2008年06月01日

CPC Central Committee Political Bureau Standing Committee and Premier of the State Council, the State Council earthquake relief headquarters commander Wen Jiabao here on the 22nd afternoon Zaifu Sichuan earthquake-stricken area, and condolences to the people involved in rescue of the People’s Liberation Army and armed police officers and soldiers, policemen, medical personnel, command Earthquake relief work.
亲临一线察看堰塞湖险情 Yanse Hu personally inspected the frontline of dangerous

22日下午5时10分许,一抵达绵阳机场,温家宝总理就和国务院副总理回良玉、国务委员马凯以及总指挥部其他成员一起改乘直升机前往北川察看唐家山堰塞湖,看望禹里乡准备转移的群众,并前往在地震中遭受严重毁坏的北川县城,了解受灾情况。 At 17:10 on the 22nd Xu, arrived at the airport in Mianyang, Premier Wen Jiabao on and Vice Premier Hui Liangyu, State Councilor Ma Kai and other members of the General Command Gaicheng helicopter to see the North Chuancha Tang Shan Yan Sehu, visit Yu, prepared to transfer the rural masses, and go to the earthquake suffered serious damage in the north-county, understanding disaster situation.
地震发生后,由于山体滑坡、塌方和泥石流堵塞河道,导致四川震区目前形成了33处堰塞湖,其中唐家山堰塞湖是险情较重的一座,对下游安全构成了一定威胁。 After the earthquake, the mountain landslides, mud-rock flow and landslides blocked the river in Sichuan Earthquake led to the formation of the current 33 Yanse Hu, Tang Shan Yan Sehu is a severe danger to the security of the lower reaches a certain threat. 目前,水利部门和武警水电部队已经对其进行24小时监控,并制定了相关应急处理预案。 At present, the water utilities sector and the armed police forces have their 24-hour surveillance, and developed a contingency plan.
直升机随后在禹里乡降落。 Yu then in the helicopter landed in the township. 这里位于唐家山堰塞湖的上游,是传说中大禹的故里。 Tang Jiaxuan here in the mountains upstream Yanse Hu, is the hometown legend in the Dayu. 为防范回水继续上涨淹没村庄,部队正在组织当地受灾群众转移。 To prevent backwater flooded villages continue to rise, the unit is organizing the transfer of local people in disaster areas.
温 家宝告诉乡亲们,现在威胁最大的就是堰塞湖,“你们放心,我们一定把这个问题处理好,一定会确保群众安全。”温家宝提出了处理堰塞湖问题的三条原则:一是 主动处理,避免被动处理;二是要立足早处理,防止因水量增大增加处理难度;三是同时制定工程排险方案和人员转移避险方案,确保群众安全,确保部队和抢救人 员安全,绝不能再造成人员伤亡…… Wen Jiabao told the villagers, is now the biggest threat Yanse Hu, "You rest assured that we will properly handle this issue, we will ensure that the safety of the masses." Yansai Hu Wen Jiabao put forward to address the issue of three principles: First, take the initiative To avoid passive; Second, we should base ourselves early treatment to prevent the increase due to increased water treatment more difficult; Third, it is also developing programmes and projects ranked risk transfer of hedge programme to ensure the safety of the masses to ensure that the security forces and rescue personnel, must no longer Causing casualties……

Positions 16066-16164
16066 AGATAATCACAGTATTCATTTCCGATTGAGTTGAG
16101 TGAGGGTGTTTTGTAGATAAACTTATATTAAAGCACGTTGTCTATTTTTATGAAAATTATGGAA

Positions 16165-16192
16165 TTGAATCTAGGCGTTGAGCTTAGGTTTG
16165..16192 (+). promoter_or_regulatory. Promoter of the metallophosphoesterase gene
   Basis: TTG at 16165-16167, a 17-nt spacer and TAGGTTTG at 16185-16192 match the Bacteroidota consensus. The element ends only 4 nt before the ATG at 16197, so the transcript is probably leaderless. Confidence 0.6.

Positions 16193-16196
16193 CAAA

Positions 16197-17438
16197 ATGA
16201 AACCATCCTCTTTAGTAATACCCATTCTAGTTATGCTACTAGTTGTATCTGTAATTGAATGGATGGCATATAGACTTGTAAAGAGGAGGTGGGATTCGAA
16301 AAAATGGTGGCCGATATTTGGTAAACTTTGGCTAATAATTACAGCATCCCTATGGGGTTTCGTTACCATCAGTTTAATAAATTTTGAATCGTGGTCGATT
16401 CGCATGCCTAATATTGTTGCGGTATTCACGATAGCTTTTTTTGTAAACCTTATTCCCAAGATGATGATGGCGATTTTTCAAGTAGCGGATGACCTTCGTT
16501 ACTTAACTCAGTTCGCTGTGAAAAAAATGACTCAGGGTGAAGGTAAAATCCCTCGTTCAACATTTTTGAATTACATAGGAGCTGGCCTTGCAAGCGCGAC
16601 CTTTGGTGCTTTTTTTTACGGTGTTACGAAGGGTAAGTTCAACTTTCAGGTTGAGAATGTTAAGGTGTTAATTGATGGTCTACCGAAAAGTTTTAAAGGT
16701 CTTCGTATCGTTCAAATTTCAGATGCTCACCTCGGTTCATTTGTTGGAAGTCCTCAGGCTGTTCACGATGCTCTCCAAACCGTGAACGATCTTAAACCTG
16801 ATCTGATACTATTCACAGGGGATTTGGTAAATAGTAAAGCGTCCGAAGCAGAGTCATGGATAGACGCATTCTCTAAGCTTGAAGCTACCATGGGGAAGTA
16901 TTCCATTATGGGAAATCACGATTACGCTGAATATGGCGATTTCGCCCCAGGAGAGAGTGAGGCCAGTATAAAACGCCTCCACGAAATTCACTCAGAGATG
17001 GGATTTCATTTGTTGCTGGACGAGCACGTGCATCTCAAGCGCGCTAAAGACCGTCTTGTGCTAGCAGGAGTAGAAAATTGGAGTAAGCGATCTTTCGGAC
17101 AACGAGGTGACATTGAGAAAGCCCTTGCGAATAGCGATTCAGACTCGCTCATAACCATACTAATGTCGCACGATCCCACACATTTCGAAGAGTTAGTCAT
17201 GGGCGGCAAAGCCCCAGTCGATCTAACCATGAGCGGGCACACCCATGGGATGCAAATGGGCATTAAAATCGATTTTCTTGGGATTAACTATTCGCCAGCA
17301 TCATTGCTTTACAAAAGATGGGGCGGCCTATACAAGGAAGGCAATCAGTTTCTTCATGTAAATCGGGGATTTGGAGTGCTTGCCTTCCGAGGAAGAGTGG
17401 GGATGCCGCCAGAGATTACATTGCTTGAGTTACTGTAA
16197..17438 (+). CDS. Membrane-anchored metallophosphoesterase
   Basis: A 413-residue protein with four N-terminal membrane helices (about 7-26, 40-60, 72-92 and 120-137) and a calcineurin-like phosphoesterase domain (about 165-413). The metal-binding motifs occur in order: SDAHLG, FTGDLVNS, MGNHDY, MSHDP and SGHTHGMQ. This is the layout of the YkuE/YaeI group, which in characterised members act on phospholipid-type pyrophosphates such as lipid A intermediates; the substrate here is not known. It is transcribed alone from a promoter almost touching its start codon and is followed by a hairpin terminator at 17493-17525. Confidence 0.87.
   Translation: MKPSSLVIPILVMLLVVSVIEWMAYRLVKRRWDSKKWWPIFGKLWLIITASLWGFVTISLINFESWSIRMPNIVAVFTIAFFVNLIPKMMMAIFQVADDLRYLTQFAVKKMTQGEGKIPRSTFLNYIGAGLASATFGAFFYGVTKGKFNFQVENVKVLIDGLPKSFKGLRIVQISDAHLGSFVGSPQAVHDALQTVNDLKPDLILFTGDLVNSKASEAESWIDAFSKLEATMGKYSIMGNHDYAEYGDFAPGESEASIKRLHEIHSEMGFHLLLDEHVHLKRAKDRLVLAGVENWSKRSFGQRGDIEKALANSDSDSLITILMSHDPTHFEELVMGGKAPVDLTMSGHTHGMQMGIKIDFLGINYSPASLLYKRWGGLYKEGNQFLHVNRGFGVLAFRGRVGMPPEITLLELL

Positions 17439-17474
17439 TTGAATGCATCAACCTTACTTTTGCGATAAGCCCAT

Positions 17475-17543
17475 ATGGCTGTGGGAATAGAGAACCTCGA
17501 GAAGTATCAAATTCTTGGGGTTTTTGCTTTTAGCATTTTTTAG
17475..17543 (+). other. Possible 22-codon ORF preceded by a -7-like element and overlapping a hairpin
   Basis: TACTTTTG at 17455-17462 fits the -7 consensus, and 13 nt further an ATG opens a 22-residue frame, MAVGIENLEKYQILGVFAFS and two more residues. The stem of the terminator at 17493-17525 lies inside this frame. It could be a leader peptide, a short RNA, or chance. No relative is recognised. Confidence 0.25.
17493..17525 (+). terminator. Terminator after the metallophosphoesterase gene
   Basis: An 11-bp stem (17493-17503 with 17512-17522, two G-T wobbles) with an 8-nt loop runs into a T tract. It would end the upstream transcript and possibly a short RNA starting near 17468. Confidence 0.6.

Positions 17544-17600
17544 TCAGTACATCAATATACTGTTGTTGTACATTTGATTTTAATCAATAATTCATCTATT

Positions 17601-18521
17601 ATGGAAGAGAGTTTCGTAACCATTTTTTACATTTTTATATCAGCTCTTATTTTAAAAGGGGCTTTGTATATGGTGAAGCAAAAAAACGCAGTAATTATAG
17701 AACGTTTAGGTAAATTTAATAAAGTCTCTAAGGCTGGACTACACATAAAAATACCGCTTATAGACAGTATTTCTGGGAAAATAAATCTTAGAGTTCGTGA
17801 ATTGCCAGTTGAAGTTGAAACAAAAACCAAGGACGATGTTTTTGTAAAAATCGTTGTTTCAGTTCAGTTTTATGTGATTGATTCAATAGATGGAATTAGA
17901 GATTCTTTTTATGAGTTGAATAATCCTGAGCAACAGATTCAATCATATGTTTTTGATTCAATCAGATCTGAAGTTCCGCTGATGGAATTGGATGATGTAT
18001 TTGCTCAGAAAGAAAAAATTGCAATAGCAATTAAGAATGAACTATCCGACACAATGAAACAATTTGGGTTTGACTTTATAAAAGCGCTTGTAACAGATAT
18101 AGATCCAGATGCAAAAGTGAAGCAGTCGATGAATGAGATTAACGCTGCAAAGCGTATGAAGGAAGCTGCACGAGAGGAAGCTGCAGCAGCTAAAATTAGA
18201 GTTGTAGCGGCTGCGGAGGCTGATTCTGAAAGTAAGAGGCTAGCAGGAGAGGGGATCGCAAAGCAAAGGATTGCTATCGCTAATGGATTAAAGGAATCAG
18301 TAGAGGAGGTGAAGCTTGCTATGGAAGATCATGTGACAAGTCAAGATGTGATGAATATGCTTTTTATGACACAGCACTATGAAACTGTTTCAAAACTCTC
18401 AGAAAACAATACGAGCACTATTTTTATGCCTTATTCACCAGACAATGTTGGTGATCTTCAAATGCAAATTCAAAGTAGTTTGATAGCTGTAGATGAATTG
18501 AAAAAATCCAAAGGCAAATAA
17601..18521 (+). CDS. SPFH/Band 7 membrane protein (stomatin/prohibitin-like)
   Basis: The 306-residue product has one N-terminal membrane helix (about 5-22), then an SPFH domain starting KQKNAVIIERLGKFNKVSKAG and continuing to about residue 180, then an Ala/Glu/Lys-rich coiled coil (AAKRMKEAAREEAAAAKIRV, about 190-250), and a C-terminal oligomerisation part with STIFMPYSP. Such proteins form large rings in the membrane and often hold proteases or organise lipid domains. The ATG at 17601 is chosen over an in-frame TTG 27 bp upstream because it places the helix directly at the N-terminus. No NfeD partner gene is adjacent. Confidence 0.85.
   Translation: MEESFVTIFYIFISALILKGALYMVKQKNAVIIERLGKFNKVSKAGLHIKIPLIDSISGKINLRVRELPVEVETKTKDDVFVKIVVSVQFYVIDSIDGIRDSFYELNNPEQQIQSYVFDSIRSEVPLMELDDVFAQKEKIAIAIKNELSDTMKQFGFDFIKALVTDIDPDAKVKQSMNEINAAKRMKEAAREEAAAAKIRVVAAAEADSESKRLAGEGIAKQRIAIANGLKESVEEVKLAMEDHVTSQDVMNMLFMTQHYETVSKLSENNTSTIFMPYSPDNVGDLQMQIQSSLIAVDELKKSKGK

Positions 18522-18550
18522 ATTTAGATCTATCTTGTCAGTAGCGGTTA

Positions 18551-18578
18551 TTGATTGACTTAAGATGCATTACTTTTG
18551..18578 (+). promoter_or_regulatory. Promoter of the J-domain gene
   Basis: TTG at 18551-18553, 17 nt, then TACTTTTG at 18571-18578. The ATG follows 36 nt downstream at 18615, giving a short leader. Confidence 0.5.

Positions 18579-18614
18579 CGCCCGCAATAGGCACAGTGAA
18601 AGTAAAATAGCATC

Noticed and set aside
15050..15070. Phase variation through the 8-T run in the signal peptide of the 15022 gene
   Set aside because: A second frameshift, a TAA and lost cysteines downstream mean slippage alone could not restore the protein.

再造新北川老城可建博物馆当日下午7时许,温家宝来到北川县城外的一块高地上,眺望这座曾经山清水秀的县城。 The new North-recycling old city museum can be built at about 7 pm the same day, Wen Jiabao came to the North-county, one of the high ground, this has a beautiful view of the county. 两侧山体塌方,将县城许多房屋掩埋在石土之下,整座城镇满目疮痍,一片废墟。 On both sides of the mountain cave, the county will be many houses buried under soil in stone, devastated the whole town, in ruins.
当地干部向总理介绍,目前县城的救援工作已经告一段落,全部人员都已撤离,正在抓紧进行卫生防疫工作。 Local cadres to the Prime Minister, now the county seat of the rescue work has been concluded, all staff have been evacuated, is pay close attention to health and epidemic prevention work.
温家宝殷切地对当地干部说,我们要再造一个新北川。 Wen Jiabao keen on the local cadres said that we should recycling of a new North-chuan. 这座老县城可以作为地震遗址保留,变成地震博物馆。 The old county seat reservations can be used as the earthquake ruins, a quake museum. 另外,北川是我国唯一的羌族自治县,要保护好羌族特有的文化遗产,即使县城迁建到新的地址,也要做好这种保护工作。 In addition, the North River is China’s only Qiang Autonomous County, it is necessary to protect the unique cultural heritage of the Qiang, even if the county moving to a new address, to make such protection work.
23日,温家宝还到北川中学安置点慰问了同学们,并在黑板上写下“多难兴邦”几个大字。 23, Wen also to the north-secondary settlements condolences to the students, and on the blackboard and wrote "more difficult Xingbang" a few Chinese characters. 但最令人难忘的,是总理对同学们殷切勉励的一句话——“要昂起不屈的头颅,挺起不屈的脊梁,燃起那颗炽热的心。为了明天,充满希望地向前迈进!” But the most impressive is the premier encouraged the students have strong words – "Angqi unyielding to the skull, backbone Tingqi indomitable, ignite那颗overheated heart. For tomorrow, full of hope to move forward Forward! "

葛剑雄:从环境变迁看人与自然的关系
标签: 自然
● 葛剑雄
    气候变暖了吗?
    
    当大多数科学家预测未来变暖趋势时,也有科学家提出,地球已经到了小冰期的前叶。也就是说未来不是变暖而是变冷。 ( http://www.tecn.cn )